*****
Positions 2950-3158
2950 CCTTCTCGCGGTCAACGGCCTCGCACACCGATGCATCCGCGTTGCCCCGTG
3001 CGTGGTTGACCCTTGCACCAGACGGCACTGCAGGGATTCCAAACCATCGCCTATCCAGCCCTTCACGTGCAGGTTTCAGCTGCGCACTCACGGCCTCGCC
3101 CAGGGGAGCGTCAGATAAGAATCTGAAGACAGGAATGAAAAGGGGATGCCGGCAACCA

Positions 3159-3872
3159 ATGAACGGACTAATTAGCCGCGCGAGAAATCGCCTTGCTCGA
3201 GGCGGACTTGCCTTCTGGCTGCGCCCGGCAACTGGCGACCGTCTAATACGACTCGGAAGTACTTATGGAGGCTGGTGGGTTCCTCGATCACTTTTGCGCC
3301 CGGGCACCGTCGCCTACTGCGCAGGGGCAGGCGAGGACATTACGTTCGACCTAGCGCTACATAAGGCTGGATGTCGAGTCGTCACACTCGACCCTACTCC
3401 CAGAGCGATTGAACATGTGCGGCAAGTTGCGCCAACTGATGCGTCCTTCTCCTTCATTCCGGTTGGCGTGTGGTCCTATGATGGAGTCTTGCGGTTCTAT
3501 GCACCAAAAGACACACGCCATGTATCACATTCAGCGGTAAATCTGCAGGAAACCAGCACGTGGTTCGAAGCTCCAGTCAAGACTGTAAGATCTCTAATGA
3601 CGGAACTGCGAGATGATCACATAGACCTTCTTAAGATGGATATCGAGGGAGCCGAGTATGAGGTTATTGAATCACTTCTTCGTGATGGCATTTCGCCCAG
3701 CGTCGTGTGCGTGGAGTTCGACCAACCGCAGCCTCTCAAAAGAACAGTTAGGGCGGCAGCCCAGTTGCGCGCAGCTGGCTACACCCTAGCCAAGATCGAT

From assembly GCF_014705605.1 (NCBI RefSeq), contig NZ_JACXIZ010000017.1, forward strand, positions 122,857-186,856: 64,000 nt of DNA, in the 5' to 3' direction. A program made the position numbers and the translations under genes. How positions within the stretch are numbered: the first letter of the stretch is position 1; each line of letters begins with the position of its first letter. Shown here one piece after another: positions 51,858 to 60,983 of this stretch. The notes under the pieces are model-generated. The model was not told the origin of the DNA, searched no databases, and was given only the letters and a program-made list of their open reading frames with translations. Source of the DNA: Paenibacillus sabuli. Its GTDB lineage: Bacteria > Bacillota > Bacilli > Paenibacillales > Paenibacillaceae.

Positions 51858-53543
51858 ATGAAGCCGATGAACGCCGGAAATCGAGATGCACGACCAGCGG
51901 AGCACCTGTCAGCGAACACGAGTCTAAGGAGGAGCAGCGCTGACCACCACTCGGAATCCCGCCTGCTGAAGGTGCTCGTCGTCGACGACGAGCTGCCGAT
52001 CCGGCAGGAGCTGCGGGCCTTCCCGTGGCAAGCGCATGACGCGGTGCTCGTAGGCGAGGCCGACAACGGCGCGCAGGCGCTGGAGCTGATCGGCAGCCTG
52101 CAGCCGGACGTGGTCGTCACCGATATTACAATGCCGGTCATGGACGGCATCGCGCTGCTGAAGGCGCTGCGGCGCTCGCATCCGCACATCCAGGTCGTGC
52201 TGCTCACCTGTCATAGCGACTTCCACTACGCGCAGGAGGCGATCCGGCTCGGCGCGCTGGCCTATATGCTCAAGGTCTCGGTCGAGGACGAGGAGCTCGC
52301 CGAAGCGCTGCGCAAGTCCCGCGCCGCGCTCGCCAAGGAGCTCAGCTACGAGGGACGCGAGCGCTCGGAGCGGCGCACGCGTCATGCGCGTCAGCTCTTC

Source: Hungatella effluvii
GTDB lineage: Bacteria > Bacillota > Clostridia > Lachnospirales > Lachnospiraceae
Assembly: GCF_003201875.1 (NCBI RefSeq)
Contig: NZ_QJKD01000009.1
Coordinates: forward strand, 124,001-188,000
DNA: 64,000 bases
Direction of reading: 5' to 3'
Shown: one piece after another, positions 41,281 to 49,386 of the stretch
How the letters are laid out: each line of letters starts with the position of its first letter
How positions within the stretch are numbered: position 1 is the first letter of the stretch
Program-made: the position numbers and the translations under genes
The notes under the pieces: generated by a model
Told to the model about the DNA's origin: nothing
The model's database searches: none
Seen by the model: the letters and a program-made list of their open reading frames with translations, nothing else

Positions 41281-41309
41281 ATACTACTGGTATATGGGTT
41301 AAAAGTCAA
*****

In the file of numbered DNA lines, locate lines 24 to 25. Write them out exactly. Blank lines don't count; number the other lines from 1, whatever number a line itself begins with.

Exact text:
Contig: NZ_QJKD01000009.1
Coordinates: forward strand, 124,001-188,000